Canboulay (from the French cannes brulées, meaning burnt cane) is a precursor to Trinidad and Tobago Carnival. The festival is also where calypso music has its roots. It was originally a harvest festival, at which drums, singing, dancing and chanting were an integral part. After Emancipation (1834), it developed into an outlet and a festival for former indentured laborers and freed slaves who were banned from participating in the masquerade carnival events – derived from European Christian traditions – of the colonial elite, and whose drums and religious observances were also outlawed in the late 19th century. Consequently, Canboulay has played an important role in the development of the music of Trinidad and Tobago, for it was the banning of percussion instruments in the 1880s that led to the surreptitious innovations that gave birth to steelpan music. It is re-enacted in Port of Spain each Carnival Friday in Trinidad.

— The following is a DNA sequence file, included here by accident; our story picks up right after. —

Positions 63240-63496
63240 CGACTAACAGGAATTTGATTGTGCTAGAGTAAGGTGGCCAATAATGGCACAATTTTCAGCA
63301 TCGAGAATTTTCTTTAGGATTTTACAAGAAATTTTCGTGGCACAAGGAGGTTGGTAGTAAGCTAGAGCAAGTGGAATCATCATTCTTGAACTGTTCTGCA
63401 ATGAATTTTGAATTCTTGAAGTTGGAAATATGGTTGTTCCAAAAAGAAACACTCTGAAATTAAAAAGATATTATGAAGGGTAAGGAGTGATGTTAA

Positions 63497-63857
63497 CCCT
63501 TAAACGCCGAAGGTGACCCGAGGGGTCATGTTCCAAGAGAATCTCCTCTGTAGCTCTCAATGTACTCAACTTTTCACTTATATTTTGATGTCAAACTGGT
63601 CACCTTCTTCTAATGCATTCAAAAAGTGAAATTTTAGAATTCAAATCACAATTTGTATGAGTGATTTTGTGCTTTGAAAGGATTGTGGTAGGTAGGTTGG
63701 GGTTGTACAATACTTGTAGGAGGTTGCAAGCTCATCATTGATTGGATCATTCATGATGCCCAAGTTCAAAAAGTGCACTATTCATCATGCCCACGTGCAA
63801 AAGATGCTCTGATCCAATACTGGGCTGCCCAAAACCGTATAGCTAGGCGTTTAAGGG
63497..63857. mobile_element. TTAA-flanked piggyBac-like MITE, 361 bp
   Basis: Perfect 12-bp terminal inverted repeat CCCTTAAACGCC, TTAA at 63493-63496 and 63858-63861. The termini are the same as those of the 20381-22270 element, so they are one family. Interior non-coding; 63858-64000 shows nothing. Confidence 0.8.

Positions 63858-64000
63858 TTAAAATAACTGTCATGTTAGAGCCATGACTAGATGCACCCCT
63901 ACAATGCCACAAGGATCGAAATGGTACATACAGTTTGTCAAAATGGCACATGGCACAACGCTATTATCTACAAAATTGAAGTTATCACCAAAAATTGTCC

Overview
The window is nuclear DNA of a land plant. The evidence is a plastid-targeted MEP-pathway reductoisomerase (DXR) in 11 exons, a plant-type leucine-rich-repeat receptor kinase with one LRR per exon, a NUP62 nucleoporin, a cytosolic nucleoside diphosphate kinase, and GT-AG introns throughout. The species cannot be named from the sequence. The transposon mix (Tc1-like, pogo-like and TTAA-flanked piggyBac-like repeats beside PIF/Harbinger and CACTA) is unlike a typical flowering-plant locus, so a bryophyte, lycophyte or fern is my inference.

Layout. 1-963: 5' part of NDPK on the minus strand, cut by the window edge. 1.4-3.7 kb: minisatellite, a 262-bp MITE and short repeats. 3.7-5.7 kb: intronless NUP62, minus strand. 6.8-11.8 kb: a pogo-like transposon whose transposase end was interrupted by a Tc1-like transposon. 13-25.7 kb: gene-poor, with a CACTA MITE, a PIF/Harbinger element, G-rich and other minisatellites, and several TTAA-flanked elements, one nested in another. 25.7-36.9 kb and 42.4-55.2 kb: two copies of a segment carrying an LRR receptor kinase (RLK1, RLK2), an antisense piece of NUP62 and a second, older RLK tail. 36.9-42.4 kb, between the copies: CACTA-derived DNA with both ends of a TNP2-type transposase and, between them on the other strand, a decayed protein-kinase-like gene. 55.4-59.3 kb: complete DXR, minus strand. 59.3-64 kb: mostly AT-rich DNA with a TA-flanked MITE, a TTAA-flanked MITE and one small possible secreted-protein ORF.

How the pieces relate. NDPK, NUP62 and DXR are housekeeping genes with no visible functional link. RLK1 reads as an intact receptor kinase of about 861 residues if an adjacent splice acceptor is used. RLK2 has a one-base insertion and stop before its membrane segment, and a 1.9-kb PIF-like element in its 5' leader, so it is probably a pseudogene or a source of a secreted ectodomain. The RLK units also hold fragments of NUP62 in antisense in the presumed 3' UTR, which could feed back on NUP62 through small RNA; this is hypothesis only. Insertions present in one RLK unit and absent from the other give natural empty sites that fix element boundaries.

- De Ledesma, Charles and Georgia Popplewell. "Put Water in the Brandy?"". 2000. In Broughton, Simon and Ellingham, Mark with McConnachie, James and Duane, Orla (Ed.), World Music, Vol. 2: Latin & North America, Caribbean, India, Asia and Pacific, pp 507-526. Rough Guides Ltd, Penguin Books. ISBN 1-85828-636-0
|This music festival-related article is a stub. You can help Wikipedia by expanding it.|
|This Trinidad and Tobago article is a stub. You can help Wikipedia by expanding it.|